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Markham Valley is a geographical area in Papua New Guinea. The name Markham was derived from Captain Markham who named the river and sailed upstream in the early 1900s. The valley contains two districts of Morobe Province: Houn Gulf district on the east and Markham district on the west. The inhabitants of the valley are of Polynesian descent and live in large villages with a chieftain political system.
The valley is described as "Flatter than a pancake for miles and miles in all directions, until it runs into the mountains that surround it on three sides" and "always hot, and usually bone dry." The Highlands Highway runs through the valley. The Markham River runs through the valley. According to one visitor, about once a year, the local Papua New Guineans burn the dry grass.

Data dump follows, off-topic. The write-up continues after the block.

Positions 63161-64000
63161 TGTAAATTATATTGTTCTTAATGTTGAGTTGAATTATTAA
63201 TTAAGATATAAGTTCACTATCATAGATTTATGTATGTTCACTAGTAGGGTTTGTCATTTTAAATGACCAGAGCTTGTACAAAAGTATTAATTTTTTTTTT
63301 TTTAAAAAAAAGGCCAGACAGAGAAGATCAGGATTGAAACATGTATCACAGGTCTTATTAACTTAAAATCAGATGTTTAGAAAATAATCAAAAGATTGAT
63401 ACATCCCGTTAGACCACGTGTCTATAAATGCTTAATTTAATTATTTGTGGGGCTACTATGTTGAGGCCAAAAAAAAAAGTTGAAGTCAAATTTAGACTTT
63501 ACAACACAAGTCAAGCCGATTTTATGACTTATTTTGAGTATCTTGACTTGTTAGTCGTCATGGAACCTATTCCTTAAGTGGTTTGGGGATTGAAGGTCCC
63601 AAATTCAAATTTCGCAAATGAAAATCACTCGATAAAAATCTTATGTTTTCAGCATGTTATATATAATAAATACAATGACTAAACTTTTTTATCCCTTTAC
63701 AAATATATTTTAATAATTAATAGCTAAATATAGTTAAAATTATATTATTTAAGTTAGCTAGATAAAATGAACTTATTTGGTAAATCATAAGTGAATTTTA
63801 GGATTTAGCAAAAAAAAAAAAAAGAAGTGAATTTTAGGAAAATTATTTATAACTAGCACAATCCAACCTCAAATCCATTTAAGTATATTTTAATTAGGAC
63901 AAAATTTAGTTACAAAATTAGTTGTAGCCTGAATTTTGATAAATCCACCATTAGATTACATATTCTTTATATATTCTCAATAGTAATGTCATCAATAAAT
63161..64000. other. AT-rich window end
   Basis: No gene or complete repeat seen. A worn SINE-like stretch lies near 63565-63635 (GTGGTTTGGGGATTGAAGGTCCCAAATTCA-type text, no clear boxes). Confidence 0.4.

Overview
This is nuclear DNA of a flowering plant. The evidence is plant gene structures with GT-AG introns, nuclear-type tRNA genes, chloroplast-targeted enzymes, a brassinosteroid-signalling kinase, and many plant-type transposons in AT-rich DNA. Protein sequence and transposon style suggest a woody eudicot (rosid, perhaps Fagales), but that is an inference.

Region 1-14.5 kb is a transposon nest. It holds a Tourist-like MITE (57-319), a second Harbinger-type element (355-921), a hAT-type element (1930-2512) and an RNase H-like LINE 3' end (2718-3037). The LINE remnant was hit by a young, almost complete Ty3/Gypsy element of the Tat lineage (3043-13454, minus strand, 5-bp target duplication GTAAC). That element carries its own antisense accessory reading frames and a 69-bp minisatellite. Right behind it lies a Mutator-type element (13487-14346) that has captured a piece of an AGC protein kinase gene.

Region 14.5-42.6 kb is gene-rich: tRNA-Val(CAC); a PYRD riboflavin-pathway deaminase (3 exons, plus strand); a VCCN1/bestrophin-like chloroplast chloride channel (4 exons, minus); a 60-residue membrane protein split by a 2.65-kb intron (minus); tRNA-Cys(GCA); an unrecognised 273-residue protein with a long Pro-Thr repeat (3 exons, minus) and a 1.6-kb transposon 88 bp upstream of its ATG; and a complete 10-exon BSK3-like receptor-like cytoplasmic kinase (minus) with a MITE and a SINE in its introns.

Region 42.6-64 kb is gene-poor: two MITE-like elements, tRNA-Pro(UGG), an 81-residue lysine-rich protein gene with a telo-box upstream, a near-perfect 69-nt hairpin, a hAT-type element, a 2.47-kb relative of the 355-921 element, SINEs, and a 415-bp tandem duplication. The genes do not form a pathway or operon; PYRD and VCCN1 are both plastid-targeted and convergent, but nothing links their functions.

The Markham Valley runs from the port city of Lae up to the junction of the Highlands Highway and the road to Madang. The Markham Valley is approximately 160 km (100 miles) long and gains approximately 500 m in elevation. The dominant land use in the valley is cattle pasture with some sugar cane production and chicken farming.
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